During a panel discussion at SIGGRAPH 2016, James Mathers from The Digital Cinema Society chaired the following panel:
• Ted Schilowitz, Futurist at 20th Century FOX and Chief Creative Officer at Barco
• Bei Yang, Creative Technologies Leader at Walt Disney Imagineering
• Shiraz Akmal, Co-Founder and Chief Executive Officer of VR technology startup Spaces
• Larry Cutler, CTO and Co-Founder at VR Animation company Baobab Studios
• Michael Kaplan, Manager of Global Media & Entertainment Enterprise at NVidia
The panel took the term VR very widely and included technologies including VR, AR, Mixed Reality, 360 cinema, etc. In all these areas, telling a story in space is creating new challenges that are similar to the challenges cinema faced 100 years ago. Besides the terminology, it’s not clear how to use the existing tools for VR content creation from the story line to the implementation. “How does the director control what the consumer is looking at?” is one of the big questions VR is facing. While the discussion was mostly aimed at the creative side of the industry, NVidia pointed out that the hardware (graphic cards) is an essential part of the VR development as it limits what the system is able to support and consequently what the user will be able to see.
Several of the panelists pointed out that VR is just the extension of what 360º cinemas, panoramas, amusement parks, etc. are already trying to create. Telling a story and creating an environment that puts the consumer in the action is the ultimate goal of any attraction in a theme park. VR will be more like the real world. It will give the user cues on what to look at, but the user will be able to take different path to follow the storyline. In VR environments, the experience is something in between a movie and a game. People will do things differently but they will all get to the same point.
One observation is that the mix of interaction and passive entertainment may create issues for the viewer as they will not know what calls for activity and what does not. This is very similar to current video gaming, where the passive and active parts are clearly separated.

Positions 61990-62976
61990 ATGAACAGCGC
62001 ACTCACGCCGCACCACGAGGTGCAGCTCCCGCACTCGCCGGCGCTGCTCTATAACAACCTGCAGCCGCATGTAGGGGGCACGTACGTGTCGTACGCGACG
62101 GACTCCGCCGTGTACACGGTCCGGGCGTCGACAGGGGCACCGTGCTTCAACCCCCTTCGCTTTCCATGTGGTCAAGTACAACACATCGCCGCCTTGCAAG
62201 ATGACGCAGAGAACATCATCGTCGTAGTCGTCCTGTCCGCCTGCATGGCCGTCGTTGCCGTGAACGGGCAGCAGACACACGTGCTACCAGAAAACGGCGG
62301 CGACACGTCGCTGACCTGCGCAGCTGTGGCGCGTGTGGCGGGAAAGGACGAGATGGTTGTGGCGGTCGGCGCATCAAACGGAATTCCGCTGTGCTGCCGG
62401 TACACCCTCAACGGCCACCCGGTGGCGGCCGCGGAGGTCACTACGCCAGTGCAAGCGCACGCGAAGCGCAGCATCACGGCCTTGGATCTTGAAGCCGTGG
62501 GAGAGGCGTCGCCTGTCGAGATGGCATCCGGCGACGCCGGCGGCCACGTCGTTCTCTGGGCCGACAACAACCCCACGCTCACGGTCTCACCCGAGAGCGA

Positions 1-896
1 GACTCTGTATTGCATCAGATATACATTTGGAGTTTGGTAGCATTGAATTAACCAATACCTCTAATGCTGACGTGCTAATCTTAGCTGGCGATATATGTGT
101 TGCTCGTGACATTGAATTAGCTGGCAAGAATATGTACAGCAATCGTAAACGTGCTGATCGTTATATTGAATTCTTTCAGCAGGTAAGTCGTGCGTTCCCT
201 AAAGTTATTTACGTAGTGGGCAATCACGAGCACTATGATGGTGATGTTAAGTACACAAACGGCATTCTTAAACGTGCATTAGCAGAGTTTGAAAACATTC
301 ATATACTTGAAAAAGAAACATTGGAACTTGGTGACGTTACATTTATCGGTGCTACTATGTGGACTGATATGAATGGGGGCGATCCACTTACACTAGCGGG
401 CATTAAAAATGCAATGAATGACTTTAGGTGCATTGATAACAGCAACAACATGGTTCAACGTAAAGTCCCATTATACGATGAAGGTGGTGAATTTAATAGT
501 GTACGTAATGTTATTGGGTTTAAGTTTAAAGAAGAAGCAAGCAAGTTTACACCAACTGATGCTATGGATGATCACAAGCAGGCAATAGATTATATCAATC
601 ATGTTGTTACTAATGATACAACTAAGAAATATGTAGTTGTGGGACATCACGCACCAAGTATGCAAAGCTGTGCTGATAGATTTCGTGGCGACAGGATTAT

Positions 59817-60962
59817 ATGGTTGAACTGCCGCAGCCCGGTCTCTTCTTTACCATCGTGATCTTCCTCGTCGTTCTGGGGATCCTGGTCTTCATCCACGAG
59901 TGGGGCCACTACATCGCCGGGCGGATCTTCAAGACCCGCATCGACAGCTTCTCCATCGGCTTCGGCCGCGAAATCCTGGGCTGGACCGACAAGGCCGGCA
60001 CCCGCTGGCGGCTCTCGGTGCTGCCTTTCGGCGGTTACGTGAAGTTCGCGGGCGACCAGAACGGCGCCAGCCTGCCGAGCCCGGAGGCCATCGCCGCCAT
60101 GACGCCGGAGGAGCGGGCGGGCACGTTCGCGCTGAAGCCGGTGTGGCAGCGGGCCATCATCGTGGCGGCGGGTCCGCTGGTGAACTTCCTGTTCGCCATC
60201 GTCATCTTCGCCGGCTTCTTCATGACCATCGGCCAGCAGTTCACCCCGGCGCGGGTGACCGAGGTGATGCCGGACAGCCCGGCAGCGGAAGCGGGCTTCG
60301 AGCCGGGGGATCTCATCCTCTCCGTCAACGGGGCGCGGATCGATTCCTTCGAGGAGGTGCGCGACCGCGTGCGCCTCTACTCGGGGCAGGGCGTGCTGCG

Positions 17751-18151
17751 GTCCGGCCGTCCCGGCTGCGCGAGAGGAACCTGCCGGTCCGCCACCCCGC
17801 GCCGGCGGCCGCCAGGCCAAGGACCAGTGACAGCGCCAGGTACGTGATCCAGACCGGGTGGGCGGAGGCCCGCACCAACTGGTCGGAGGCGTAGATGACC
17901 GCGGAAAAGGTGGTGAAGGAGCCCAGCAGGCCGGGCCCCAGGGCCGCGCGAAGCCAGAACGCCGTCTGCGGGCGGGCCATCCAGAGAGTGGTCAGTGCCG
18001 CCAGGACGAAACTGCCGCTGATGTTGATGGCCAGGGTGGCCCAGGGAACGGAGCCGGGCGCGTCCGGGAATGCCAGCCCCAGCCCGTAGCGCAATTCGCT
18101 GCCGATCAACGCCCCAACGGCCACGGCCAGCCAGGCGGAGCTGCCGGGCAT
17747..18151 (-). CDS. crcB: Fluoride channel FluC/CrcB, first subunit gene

Currently, the industry creates VR experiences and takes the lessons from them to see what works and what does not and in this, it really mirrors the early years of cinema and TV. As we move forward the consumer’s expectation will change as well, as they learn more abut the VR medium. One key aspect is that VR is happening in real space. The viewer can manoeuvre through the virtual space, providing a sense of immersion that goes way beyond the feeling of space that was created by 3D content.
While there is more money flowing into the industry through investments, some of the early players are starting to make money from content sales. This does not come as a surprise, as more than a million early adopters having access to VR hardware and are looking for content to use their hardware. in addition, VR is moving beyond the position of being just a promotion tool for the large studios. They want to make money with VR, a healthy development in the long term.
One of the content creation issues is that content may work better on one hardware platform compared to another. Hardware devices are trying to differentiate from their competitors by doing certain things better than other devices. As a consequence, content needs to be developed with these specific aspects in mind.
Storytelling in VR or creating successful content for the VR platform is still very much at the beginning. This topic is being discussed widely and one can find almost every opinion expressed by one industry player or another. The range streches from ‘it is impossible’ to ‘so many new options’. VR is a new medium and basing it on lessons from cinema, gaming or TV is just the start. Certain things will work, others will not. The consumer will eventually make a decision on what format and story telling technique will work for VR. It will just take time. (NH)